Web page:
December 01, 2017

There are more than 10,000 cases per year of osteosarcoma in dogs in the United States; some would say 100,000. The disease is the most common primary bone cancer in dogs, locally aggressive and highly metastatic, and significantly more common among the largest dogs. Dog owners, practicing veterinarians, and researchers across the country have taken on the treatment of individual dogs with an eye toward improving what is a generally poor prognosis.


The AVMA welcomed two new staff members in October: Scott MacKenzie is division director of Membership and Field Services, and Dr. Mia Cary is chief of professional development and strategic alliances. MacKenzie is responsible for directing the overall planning, coordination, and supervision of the M&FS Division, along with maintaining and developing Association policies and programs for membership. In a newly created position, Dr. Cary is overseeing continuing education and leadership initiatives for the AVMA as well as corporate sponsorship and strategic alliances with key organizations.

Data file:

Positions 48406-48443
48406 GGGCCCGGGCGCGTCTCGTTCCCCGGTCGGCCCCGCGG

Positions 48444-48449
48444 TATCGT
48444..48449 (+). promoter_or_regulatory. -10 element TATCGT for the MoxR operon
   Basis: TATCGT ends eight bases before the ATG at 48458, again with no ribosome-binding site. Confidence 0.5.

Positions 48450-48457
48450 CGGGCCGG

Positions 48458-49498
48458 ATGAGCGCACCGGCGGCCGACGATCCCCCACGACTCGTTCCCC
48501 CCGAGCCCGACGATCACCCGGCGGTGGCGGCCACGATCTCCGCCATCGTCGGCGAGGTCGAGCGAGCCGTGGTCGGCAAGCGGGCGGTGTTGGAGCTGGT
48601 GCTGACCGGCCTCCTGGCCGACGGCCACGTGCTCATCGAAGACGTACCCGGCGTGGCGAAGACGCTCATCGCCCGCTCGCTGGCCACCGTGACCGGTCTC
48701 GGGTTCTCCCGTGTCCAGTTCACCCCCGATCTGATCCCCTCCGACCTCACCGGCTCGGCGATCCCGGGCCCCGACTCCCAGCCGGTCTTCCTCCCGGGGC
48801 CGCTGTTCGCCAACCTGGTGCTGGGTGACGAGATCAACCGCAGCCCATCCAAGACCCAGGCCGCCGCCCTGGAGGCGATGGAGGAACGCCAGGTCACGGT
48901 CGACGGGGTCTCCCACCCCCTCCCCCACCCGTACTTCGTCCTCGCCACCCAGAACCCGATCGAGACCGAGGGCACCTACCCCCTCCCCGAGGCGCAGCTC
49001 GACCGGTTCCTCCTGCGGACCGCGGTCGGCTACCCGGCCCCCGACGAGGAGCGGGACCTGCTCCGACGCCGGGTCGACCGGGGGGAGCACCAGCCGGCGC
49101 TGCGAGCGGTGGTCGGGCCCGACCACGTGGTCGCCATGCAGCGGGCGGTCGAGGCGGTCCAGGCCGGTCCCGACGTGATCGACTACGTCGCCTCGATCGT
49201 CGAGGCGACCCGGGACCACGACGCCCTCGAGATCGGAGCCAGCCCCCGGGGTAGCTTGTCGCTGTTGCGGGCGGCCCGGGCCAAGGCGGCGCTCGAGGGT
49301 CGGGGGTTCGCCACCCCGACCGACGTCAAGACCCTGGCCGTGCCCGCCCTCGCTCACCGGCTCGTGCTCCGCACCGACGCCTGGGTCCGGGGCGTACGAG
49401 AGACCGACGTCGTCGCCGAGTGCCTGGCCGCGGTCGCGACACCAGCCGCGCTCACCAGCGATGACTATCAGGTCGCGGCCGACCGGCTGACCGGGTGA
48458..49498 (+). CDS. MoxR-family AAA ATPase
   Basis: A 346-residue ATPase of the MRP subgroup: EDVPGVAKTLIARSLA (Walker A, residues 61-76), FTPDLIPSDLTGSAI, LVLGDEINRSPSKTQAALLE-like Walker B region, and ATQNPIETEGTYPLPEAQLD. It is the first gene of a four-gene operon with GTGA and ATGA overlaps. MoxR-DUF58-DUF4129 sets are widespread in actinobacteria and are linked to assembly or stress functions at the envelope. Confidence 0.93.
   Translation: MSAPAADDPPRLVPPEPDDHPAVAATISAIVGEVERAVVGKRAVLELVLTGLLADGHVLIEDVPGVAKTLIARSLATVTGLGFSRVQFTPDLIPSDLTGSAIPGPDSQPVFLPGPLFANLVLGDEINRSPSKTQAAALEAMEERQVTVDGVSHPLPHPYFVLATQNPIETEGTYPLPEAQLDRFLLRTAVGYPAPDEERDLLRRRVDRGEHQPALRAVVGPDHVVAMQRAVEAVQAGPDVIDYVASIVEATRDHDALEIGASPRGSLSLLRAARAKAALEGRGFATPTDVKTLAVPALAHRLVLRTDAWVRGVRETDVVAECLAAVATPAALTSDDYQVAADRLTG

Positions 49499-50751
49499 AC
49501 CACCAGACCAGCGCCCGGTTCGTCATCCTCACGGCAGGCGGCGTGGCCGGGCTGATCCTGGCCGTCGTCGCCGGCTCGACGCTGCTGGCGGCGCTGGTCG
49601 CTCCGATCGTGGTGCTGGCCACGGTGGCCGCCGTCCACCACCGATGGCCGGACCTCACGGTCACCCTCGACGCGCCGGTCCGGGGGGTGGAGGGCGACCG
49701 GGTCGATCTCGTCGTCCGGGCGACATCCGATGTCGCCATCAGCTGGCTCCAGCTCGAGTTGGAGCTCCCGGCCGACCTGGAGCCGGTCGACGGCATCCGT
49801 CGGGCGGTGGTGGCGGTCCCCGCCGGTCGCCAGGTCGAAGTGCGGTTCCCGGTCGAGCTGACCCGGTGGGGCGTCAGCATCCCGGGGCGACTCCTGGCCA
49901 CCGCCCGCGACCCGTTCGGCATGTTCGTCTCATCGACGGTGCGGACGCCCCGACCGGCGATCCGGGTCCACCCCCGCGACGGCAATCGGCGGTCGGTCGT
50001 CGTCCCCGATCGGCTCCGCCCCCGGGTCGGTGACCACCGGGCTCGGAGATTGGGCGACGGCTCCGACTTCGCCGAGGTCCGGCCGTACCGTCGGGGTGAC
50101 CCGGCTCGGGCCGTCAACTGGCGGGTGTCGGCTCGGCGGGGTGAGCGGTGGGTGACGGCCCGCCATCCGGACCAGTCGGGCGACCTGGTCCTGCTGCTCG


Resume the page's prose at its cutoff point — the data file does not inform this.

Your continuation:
Sylvatic plague, a bacterial disease caused by Yersinia pestis, affects numerous wild and domestic animal species as well as humans. A new oral vaccine bait can help protect prairie dogs against the plague and possibly assist in the recovery of black-footed ferrets, a prairie dog–dependent species and one of the most endangered mammals in North America.


The World Small Animal Veterinary Association held a panel discussion on brachycephalic dogs during the WSAVA Congress, Sept. 25-28 in Copenhagen, Denmark. Also during the congress, the association released its Global Dental Guidelines for small animals. Ahead of the congress, the WSAVA released a position statement strongly expressing opposition to trade in dog and cat meat.
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